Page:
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Givers Supportive Foundation supports elderly with relief materials

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Ologbenla Babatunde Smith (left) hands out cash to one of the elderly women.

Founder of Givers Supportive Foundation, Ologbenla Babatunde Smith, has visited the homes of 10 elderly persons to give them relief materials to cope with the tough conditions of the rainy season.

The NGO, on July 1st, visited the 10 aged people to show them love and support, given the challenges associated with the rainy season, particularly for elderly ones in the society. The senior citizens were excited with the love shown them by the Givers Supportive Foundation.

Speaking in one of the homes of the elderly people, Smith said that GSF provided relief materials to more than 200 families during the lockdown induced by the global coronavirus pandemic.

Smith, who set up the not-for-profit organization in 2018, said he is in the business of seeing more Nigerians escape the poverty trap, hence his involvement in putting in place a foundation to cater to the basic needs of the needy.

“We helped more people during the COVID-19 lockdown. We shared foodstuff, such as semolina, spaghetti and noodles, to over 200 families every day. We are planning to improve more in our area of giving and supporting the less privileged and in reaching out to many people who are sick or handicapped,” he said.

The foundation has been in the vanguard of the crusade against hunger, poverty, deprivation and sickness amongst the less privileged ones in the country, as part of Smith’s commitment to supporting the global action against lack; one of the core focuses of the Sustainable Development Goals (SDGs) of the United Nations.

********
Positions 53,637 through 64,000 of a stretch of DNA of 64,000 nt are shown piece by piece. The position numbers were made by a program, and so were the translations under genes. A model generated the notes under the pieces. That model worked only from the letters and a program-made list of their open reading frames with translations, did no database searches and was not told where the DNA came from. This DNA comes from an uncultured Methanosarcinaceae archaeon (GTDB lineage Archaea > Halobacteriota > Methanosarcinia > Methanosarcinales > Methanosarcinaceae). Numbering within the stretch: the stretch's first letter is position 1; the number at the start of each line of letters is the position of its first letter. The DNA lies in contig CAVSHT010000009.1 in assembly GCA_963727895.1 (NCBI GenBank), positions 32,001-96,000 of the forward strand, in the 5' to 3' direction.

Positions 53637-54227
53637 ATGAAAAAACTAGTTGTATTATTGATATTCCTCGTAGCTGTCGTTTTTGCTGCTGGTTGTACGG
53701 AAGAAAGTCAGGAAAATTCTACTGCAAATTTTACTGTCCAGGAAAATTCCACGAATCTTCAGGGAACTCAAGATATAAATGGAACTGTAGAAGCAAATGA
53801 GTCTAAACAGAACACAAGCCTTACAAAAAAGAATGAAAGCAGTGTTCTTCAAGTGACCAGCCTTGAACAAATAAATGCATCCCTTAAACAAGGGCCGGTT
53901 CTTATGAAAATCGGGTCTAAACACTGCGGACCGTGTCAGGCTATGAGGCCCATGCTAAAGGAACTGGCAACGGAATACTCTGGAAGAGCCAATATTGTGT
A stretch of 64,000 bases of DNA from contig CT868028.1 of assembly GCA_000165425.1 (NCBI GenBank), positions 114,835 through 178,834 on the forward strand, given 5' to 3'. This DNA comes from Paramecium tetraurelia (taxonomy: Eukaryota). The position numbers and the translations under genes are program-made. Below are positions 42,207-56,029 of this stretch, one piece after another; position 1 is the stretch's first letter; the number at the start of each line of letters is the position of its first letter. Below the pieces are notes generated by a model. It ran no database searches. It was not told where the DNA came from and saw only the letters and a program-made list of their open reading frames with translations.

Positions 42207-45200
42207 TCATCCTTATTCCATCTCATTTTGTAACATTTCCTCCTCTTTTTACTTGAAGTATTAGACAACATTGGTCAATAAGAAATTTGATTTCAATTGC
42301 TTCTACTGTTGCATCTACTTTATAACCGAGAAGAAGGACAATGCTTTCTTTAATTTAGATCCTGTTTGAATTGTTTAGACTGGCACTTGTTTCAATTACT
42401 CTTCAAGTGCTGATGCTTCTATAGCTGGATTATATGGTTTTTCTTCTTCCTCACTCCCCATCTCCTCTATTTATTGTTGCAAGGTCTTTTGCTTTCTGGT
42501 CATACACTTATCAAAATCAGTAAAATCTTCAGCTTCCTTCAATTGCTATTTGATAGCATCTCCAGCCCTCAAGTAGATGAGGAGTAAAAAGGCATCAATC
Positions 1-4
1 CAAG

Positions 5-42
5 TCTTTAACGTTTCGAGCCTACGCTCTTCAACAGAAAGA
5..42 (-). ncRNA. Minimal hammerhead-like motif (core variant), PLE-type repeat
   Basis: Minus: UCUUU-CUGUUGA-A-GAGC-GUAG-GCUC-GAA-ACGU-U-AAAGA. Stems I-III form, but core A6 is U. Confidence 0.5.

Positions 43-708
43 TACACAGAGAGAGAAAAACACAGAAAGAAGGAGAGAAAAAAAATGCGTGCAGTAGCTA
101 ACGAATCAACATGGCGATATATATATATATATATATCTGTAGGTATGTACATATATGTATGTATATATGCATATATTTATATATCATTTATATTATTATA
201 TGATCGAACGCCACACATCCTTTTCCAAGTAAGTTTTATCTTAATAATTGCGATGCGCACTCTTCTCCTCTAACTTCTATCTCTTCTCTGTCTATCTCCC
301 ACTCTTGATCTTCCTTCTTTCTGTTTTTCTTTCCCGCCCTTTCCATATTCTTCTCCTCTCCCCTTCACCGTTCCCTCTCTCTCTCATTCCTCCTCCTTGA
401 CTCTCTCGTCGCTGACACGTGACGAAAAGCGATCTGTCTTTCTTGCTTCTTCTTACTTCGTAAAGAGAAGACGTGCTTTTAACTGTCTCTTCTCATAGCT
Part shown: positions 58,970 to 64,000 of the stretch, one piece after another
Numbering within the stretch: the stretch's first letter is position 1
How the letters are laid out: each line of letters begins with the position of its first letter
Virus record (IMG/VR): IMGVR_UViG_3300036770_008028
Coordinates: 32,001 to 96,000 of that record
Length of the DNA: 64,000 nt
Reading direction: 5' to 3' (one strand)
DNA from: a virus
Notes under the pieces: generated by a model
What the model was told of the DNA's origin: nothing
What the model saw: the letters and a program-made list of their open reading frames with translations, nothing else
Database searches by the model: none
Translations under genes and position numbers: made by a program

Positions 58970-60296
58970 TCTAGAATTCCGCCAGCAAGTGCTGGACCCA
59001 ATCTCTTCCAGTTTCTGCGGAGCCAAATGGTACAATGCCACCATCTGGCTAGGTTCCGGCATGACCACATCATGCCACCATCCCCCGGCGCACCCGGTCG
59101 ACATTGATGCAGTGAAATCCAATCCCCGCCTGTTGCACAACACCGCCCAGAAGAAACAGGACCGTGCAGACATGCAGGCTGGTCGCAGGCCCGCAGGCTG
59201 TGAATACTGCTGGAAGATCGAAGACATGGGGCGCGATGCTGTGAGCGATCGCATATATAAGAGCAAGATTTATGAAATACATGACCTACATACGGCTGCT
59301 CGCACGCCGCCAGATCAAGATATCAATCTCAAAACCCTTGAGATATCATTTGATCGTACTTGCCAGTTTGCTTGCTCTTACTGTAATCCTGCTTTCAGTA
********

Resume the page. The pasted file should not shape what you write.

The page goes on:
In less than three years, GSF Foundation has done quite a lot and Smith, a certified public administrator from the Lokoja-based Salem University, says there is no going back as the NGO is committed to breaking new grounds in philanthropy.

“We have helped many people suffering from kidney and heart diseases, breast cancer and hydrocephalus, all of whom had successful surgeries,” he stated.

While identifying inadequate funds and lack of trust and transparency as two major hurdles facing charity organizations in the country, he called on the government to support more hospitals by equipping them adequately and, in turn, support NGOs to reach out to as many people in need of assistance.

Smith further enjoined well-placed Nigerians to imbibe the spirit of giving, saying, philosophically, “help comes from anywhere; whatsoever help you render today will come back to you tomorrow. Who knows, the person you help today can be of help to you tomorrow.”

Speaking of the attitude of Nigerians towards philanthropy, he said: “When many people see the cases we posted on our Facebook page, they are always touched, and many of them are willing to help and support through donations.”

While taking stock of the progress report of the foundation in the past two years, he also reviewed the NGO’s long-term objectives this way:  “We remain committed to offering support to the less privileged, the sick people and the extremely poor, and we will continue to provide opportunities for them, and these include widows, widowers and orphans in motherless children homes.”

On the foundation’s plan for the rest of the year, he said: “We have been able to visit over five states. In December 2021, we will be going to Lagos State to do more for the less privileged.”


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